A LibraryCloud serendipity browser (demo)
BoogyWoogy — an homage to Piet Mondrian
lets you explore Harvard Library's collection of almost 13 million items as serendipitiously as you would like.
Begin by entering a term to search for. After that, clicking on a filled-in square will fetch items that are like it. But you get to
use the Serendipity Slider to decide what "like it" means. At one end, you'll get items within the same official subject.
At the other, you'll get items just barely related, or perhaps not related at all.
To explore any item, right-click on it (or whatever button you use to get a context menu) and confirm that you want to see it
, a very cool library browser that works with a prior version of LibraryCloud,
the open metadata server that is also behind this little app.
In fact, BoogyWoogy is intended just as a demonstration of a little of the power of Harvard LibraryCloud, the server technology that's underneath BoogyWoogy's
too-bright colors. You can find out more about LibraryCloud here
. (And please note
that this app was written by a non-developer. Just a hobbyist. Which, come to think of it, is one of the reasons we're building
LibraryCloud. So, have fun!
BoogyWoogy is a demo written by a hobbyist to try out and show off some of the capabilities of Harvard LibraryCloud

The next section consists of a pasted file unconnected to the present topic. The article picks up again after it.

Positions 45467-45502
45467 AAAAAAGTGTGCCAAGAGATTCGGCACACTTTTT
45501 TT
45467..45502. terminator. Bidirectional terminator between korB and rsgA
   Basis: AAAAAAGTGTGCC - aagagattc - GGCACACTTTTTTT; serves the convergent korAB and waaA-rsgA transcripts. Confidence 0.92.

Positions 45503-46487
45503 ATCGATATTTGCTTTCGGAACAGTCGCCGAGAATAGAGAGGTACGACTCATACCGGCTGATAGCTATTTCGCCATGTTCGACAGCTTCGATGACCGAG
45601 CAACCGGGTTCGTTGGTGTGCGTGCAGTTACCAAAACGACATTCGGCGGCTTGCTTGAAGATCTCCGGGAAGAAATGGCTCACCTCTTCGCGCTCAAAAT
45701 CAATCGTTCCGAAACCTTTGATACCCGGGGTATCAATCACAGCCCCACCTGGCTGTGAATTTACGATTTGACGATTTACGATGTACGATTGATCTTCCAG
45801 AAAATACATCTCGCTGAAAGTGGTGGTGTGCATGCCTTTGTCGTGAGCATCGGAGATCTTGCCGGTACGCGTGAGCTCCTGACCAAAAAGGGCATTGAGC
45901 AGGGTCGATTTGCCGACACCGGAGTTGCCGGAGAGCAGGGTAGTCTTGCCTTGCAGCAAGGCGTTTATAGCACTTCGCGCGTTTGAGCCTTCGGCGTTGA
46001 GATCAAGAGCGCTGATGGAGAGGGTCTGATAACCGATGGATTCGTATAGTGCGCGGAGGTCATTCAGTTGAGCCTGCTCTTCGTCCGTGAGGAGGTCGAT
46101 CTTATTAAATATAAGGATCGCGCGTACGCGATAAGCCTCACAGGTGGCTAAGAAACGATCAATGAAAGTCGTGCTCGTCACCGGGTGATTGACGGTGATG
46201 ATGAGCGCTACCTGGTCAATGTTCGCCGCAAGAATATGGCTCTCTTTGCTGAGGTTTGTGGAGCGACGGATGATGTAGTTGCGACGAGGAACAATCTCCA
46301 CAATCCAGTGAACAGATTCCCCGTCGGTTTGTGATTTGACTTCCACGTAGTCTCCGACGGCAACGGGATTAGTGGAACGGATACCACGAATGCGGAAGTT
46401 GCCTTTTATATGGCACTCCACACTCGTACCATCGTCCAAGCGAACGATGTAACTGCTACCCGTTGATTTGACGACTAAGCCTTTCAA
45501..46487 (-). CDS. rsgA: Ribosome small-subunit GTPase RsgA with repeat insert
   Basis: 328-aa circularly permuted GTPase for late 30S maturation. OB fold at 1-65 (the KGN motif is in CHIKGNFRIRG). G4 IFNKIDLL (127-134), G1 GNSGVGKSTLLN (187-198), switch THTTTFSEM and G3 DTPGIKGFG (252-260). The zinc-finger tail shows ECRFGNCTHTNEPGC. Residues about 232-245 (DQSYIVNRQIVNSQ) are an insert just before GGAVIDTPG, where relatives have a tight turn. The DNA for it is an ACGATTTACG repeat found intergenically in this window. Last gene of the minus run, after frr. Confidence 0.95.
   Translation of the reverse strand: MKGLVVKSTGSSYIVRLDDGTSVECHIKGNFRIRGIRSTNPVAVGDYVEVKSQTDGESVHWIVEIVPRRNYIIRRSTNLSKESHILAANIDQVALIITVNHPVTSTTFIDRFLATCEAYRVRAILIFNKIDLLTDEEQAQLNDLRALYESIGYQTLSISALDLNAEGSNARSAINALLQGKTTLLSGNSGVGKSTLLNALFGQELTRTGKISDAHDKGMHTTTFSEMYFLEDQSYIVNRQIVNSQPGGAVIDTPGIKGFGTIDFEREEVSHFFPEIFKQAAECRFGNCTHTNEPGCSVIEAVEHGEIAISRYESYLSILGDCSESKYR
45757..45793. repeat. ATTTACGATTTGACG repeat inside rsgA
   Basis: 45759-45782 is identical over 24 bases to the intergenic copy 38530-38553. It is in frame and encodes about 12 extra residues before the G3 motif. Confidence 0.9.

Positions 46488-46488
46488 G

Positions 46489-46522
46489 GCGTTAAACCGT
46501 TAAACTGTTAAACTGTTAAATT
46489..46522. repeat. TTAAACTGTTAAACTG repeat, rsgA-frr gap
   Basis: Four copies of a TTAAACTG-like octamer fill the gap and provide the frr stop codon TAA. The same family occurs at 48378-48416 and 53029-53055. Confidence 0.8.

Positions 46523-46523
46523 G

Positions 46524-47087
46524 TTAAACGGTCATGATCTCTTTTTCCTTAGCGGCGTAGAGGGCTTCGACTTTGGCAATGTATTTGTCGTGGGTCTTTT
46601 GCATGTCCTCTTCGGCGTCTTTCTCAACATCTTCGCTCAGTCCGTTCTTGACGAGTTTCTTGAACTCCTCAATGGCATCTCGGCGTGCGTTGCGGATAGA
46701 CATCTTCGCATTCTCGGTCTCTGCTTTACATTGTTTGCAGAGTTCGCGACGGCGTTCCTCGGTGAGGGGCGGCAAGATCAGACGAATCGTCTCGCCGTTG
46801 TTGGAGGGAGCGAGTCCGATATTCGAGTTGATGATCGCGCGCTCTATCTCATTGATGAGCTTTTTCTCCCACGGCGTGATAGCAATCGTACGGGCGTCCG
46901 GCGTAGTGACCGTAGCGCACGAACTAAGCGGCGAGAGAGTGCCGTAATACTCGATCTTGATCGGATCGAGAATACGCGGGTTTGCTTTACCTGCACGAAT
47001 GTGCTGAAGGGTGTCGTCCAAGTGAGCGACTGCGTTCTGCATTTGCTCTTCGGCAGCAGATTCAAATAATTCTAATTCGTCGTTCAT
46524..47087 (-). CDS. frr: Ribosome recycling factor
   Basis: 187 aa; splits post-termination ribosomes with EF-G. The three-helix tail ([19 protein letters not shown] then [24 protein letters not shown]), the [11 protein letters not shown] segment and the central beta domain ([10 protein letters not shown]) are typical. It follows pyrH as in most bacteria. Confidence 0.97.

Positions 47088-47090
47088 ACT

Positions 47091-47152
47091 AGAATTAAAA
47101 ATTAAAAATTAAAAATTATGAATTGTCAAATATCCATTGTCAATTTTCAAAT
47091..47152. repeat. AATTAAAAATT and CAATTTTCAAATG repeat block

LibraryCloud makes openly available Harvard's information about the almost thirteen million
items in its combined collections (73 libraries plus a large off-campus repository), and more.
Any developer can use this rich set of information to create applications like BoogyWoogy (except
better) without asking permission or making special arrangements. LibraryCloud is at this point (Sept. 2014)
a prototype that we hope will become a maintained part of Harvard Library's infrastructure.
BoogyWoogy is an Open Source project (as is LibraryCloud). It builds on an idea from Jeff Goldenson. The laughable source code is on Github
. If you hit bugs (you will) or have suggestions, send an email
to me at [email protected]
Thanks! -- David Weinberger, Sept. 25, 2014
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